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A Missing Statistic: U.S. Jobs That Went Overseas...
Excerpt:
>>>The job market finally showed some life in September, but not enough to sidetrack a growing debate over why employment has failed to rebound nearly two years after the last recession ended. The debate intrudes increasingly on election politics, but in all the heated back and forth, an essential statistic is missing: the number of jobs that would exist in the United States today if so many had not escaped abroad.

The Labor Department, in its numerous surveys of employers and employees, has never tried to calculate this trade-off. But the "offshoring" of work has become so noticeable lately that experts in the private sector are now trying to quantify it.

By these initial estimates, at least 15 percent of the 2.81 million jobs lost in America since the decline began have reappeared overseas. Productivity improvements at home — sustaining output with fewer workers — account for the great bulk of the job loss. But the estimates being made suggest that the work sent overseas has been enough to raise the unemployment rate by four-tenths of a percentage point or more, to the present 6.1 percent.<<<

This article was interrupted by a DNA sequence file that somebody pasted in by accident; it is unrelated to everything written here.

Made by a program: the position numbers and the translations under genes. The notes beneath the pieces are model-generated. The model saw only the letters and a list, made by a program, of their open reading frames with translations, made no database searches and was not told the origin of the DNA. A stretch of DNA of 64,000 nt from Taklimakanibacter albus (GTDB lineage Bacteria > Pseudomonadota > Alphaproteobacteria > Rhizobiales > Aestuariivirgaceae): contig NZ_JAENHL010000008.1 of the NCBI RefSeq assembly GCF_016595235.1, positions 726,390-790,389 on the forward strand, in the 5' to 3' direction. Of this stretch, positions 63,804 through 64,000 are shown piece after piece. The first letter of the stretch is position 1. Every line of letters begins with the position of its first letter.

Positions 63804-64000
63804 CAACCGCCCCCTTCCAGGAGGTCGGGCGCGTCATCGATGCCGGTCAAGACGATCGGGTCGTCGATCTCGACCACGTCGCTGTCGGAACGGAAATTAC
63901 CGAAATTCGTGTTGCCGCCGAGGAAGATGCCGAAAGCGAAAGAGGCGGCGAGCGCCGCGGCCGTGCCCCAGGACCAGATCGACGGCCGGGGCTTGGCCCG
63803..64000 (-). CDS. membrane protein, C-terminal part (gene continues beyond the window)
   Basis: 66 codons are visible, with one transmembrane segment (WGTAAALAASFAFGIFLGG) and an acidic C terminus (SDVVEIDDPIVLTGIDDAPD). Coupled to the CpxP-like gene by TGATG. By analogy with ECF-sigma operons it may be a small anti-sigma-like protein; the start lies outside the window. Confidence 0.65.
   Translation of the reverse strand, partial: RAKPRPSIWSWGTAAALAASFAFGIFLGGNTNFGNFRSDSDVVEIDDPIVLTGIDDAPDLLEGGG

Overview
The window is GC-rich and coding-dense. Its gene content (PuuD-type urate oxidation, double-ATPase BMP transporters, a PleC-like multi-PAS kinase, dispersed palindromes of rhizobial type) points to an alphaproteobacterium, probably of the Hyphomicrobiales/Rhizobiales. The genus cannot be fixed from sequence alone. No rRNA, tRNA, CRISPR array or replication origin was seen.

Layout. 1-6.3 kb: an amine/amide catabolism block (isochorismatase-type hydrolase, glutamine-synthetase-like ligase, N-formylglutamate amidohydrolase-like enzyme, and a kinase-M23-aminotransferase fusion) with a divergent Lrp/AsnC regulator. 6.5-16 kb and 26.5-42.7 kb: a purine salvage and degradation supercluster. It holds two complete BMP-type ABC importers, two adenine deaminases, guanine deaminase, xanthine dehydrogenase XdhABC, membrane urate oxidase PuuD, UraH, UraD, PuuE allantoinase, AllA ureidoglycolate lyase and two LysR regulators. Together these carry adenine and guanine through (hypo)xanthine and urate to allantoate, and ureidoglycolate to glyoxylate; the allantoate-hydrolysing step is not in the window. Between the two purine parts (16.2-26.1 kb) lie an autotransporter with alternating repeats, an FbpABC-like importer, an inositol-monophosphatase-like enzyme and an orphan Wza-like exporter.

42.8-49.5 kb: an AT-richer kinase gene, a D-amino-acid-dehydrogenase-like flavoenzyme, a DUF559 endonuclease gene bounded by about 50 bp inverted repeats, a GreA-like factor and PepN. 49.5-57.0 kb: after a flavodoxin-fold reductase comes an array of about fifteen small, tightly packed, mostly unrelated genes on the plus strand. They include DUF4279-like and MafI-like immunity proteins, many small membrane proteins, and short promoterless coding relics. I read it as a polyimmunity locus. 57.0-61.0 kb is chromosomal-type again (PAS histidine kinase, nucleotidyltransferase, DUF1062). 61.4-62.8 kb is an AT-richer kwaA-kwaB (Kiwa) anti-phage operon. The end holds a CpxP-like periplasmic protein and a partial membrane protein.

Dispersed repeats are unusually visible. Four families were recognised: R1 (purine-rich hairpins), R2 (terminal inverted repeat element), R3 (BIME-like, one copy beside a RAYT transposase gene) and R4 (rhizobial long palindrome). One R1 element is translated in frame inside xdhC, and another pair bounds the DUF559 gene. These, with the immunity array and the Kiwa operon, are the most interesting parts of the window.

Link: http://www.nytimes.com/2003/10/05/business/05ECON.html
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By these initial estimates, at least 15 percent of the 2.81 million jobs lost in America since the decline began have reappeared overseas. Productivity improvements at home — sustaining output with fewer workers — account for the great bulk of the job loss. But the estimates being made suggest that the work sent overseas has been enough to raise the unemployment rate by four-tenths of a percentage point or more, to the present 6.1 percent.

Do they factor in the increase in employment (over what would otherwise be the case) in shipping, and in producing goods for export that those overseas workers can now afford?
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